Someone I know really wanted to practice in the corporate sector.  Her marks were OK, but she didn’t get articles with a big firm.  She got articles in a boutique firm.  She worked very hard.  She loved her job.  She moved to a bigger firm, worked hard, loved her job.  She got into her favourite big (BIG) firm, worked hard, loved her job. She applied for partnership: No, they said.  No women partners here.  OK, she said.  She moved to another State where she knew the same firm had a less Neolithic approach and – became a partner.  Another person that is close to me was devastated from the continual traineeship rejections.  He finally decided to finish his last year of law part time and got a full time job as a senior policy officer in a Government department that had knocked him back for a legal traineeship.  He stated on the same day as the legal Trainee started.  The Trainee did the photocopying.  My friend, on his first day, wrote memos to Ministers.

All the way through, these two people did what they loved and kept focused on what they wanted.  They didn’t give up or see it as an irrevocable character failing when they received knockbacks.  They just picked themselves up, dusted themselves off, nursed their bruises, took a deep breath and away they went again.

So if you don’t get the traineeship, or the job, it will be OK.  It says nothing about your worth or your capacity in this profession. Just make sure you are doing what you really love and doors will open. You may have to take the scenic route, but you’ll get there.

Peggy Kerdo is a solicitor and lecturer at La Trobe Law School. Peggy is also currently a PhD candidate. Prior to her work at La Trobe Law School, Peggy was employed by Victoria Legal Aid in the field of human rights law, specifically in the areas of refugee and immigration law and mental health law. Peggy has also advocated on behalf of marginalised and disadvantaged members of the community and is passionate about access to justice. Her teaching focuses on clinical legal education, emotional intelligence and law reform issues that arise at the limits of the law.

Waking the (Real) Lawyer Within

by Arna Delle-Vergini


This may surprise you but, in the main, people tend to be ambivalent about lawyers. That is, when they are not being downright negative. Certainly, if lawyer jokes are anything to go by, lawyers are greedy; unethical; out for themselves; could sell ice to an Eskimo; are conservative and elitist; and couldn’t lie straight in bed if their lives depended on it. And yet, the minute a person finds themselves in trouble or mired in a dispute, who do they call? A lawyer!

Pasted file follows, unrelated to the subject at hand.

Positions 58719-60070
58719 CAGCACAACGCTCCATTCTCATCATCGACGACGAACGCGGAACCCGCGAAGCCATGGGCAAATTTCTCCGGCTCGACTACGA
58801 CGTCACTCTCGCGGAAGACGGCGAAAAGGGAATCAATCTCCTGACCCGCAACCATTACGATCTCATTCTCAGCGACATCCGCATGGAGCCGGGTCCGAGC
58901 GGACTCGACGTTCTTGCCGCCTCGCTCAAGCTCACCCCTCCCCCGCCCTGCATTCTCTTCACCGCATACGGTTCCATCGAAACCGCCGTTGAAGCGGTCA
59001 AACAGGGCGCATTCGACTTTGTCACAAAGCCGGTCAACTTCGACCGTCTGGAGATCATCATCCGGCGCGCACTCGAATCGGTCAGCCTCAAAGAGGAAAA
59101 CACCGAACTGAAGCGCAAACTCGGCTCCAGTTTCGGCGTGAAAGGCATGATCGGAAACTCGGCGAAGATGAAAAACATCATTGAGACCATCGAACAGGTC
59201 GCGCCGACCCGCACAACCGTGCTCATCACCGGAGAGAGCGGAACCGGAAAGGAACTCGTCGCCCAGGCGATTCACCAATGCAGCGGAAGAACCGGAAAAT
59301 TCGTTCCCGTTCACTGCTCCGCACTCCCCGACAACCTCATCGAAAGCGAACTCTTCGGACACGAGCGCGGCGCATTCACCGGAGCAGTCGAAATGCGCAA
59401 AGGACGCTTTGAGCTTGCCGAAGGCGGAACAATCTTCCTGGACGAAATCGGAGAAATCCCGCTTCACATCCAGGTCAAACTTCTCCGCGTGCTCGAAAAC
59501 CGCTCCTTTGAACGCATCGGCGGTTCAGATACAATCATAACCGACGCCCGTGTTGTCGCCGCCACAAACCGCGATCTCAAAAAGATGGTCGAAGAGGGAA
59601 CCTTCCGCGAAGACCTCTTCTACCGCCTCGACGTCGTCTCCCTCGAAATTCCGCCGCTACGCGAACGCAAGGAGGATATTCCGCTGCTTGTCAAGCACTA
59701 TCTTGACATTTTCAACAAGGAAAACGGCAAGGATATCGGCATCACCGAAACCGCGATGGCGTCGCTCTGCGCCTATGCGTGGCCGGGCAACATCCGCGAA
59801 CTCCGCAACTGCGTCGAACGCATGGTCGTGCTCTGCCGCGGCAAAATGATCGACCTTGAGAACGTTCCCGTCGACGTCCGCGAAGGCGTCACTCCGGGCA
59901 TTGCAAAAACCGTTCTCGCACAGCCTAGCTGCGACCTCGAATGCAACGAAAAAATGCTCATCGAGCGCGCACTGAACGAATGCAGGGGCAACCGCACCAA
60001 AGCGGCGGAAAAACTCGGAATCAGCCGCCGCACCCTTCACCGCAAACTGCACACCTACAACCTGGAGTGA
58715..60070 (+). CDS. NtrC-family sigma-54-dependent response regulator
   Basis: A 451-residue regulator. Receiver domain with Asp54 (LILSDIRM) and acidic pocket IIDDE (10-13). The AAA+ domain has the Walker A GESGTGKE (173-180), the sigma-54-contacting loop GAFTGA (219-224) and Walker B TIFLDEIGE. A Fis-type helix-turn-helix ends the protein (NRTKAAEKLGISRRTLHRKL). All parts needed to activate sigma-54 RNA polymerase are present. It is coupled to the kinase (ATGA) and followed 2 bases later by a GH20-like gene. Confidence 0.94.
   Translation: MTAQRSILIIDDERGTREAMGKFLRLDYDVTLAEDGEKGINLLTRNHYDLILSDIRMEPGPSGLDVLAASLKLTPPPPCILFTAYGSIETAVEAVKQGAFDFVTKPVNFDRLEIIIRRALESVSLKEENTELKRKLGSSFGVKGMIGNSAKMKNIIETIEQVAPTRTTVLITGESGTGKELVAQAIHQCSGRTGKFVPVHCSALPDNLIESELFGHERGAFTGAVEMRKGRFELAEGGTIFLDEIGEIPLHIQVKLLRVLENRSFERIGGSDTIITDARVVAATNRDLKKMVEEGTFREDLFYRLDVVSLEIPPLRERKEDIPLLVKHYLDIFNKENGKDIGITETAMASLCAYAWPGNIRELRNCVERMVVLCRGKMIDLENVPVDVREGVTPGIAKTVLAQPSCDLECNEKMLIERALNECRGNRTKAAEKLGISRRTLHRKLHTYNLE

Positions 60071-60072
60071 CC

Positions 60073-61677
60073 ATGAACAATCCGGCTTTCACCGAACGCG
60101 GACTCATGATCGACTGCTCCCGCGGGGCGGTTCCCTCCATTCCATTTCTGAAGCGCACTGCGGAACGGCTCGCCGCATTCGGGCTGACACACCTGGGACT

This ambivalence is not restricted to Australia either. Recent research in the US lists lawyers as one of the most despised groups in society. And yet, at the same time, 64% of US parents apparently want their children to be lawyers, or at least to marry a lawyer.

Oh dear oh dear, oh dear! Which is it? Do we hate lawyers? Or do we love them? Or, perhaps, do we have a love-hate relationship with lawyers that we barely understand ourselves?

Where our poor reputation comes from is also anyone’s guess. In reality, lawyers are at the coalface of social justice and law reform. Nor are they fiscal bloodsuckers.

According to the Bureau of Statistics, in the 2007-2008 financial year Australian lawyers spent 955,400 hours undertaking pro bono work. That amounts to $238.2m worth in free legal services. FREE legal services! I’d challenge any other profession to match that!

And yet, despite this reality, the Law Institute of Victoria recently felt moved to launch the “Reputation Project”. Designed to inform members of the public about the true nature of lawyering and to remind them of the positive contribution lawyers actually make to the community, the project is an obvious attempt to improve the public perception of lawyers in our community. This is laudable. But I wonder if it is a little misguided. Is the public really ignorant of the good lawyers do, or are they just happily recalcitrant in their ambivalence?